In Death

by Chris de Serres

I see the texts on my phone.  One stream is from my mother.  She is rapid and seemingly without focus.  A rattling off of events in real time, as she is experiencing them.  I read it like a code, trying to decipher what is happening.  Is he dying in a month or a week?  Did the doctor say he had 2 days or 2 weeks?  I can’t figure it out when pushed through her jaundiced filter.

She keeps asking me to come see him.  It doesn’t matter if I work or if I have a child to protect from this.  She is like a bright homing beacon, perpetually turning, beckoning me to come.  Every day if I would.  If I don’t come then she uses guilt.  Swings it at me.  At my brother.

My father is a good man.  That’s what most believe.  I have reason to hate him.  To want him to die.  To ignore him.

I saw his frail, emaciated body turned sideways on his bed.  There was dried vomit on his gown.  It led into a blue bag.  His stomach bulged, filled with fluid his diseased liver refused to filter.  His face was shriveled over his skull.  Eye sockets sunken in.  Both arms were painted in purple and brown bruises.  Four bags of medication were pumping into his system.  Keeping him alive.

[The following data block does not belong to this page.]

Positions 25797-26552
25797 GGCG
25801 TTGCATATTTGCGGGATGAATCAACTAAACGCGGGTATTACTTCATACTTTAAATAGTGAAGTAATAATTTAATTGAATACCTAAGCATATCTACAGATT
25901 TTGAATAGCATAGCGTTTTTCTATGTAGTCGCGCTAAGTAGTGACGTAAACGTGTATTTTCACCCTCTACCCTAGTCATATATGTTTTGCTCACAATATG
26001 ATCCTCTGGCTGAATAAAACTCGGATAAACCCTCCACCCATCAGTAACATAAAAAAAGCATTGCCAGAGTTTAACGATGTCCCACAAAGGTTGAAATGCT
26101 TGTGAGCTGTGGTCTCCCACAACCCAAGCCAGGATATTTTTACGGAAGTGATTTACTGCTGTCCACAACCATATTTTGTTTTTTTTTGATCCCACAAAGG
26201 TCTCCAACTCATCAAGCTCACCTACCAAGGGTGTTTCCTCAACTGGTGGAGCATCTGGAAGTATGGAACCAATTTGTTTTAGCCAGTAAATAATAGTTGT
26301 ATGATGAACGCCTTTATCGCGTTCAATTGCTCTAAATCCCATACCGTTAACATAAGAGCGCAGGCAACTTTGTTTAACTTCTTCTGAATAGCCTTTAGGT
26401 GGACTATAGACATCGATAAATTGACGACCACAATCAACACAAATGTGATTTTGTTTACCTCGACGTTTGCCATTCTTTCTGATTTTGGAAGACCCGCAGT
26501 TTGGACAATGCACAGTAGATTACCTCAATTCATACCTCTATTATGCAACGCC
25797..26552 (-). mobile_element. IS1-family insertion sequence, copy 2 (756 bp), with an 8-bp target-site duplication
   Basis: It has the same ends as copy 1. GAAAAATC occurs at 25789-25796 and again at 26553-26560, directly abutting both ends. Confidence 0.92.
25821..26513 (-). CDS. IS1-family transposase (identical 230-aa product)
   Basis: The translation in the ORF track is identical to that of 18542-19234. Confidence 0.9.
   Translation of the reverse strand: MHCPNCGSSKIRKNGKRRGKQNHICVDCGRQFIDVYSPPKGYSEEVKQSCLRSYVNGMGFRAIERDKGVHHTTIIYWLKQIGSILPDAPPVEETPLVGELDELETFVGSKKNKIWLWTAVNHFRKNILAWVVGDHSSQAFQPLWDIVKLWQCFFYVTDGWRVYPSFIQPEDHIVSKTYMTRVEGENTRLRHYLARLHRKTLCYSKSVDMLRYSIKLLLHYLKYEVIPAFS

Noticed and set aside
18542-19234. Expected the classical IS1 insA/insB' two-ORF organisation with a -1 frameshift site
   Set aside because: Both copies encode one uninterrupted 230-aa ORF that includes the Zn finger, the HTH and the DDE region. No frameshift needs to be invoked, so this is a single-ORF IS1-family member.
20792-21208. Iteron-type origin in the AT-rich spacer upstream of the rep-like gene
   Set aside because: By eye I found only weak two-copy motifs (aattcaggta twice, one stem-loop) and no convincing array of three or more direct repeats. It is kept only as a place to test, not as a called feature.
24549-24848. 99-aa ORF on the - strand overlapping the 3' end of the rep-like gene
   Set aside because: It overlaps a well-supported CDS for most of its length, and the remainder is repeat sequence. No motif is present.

There comes a point in our lives when mom and dad are here, then they aren’t.  I don’t know that experience will change me.  When the conduit closes forever.  Death is hard.  I find it hard to stay here in my present moment.  I wonder what am I doing?  Dealing with this or waiting or numbing myself into non-existence?

I am looking for a hiding place.  From all the beckoning.  In my dream I ask mom, “Do you know why I don’t want to come?  Do you know about dad?  Would you ask me to be there if I told you?”

I was vulnerable once.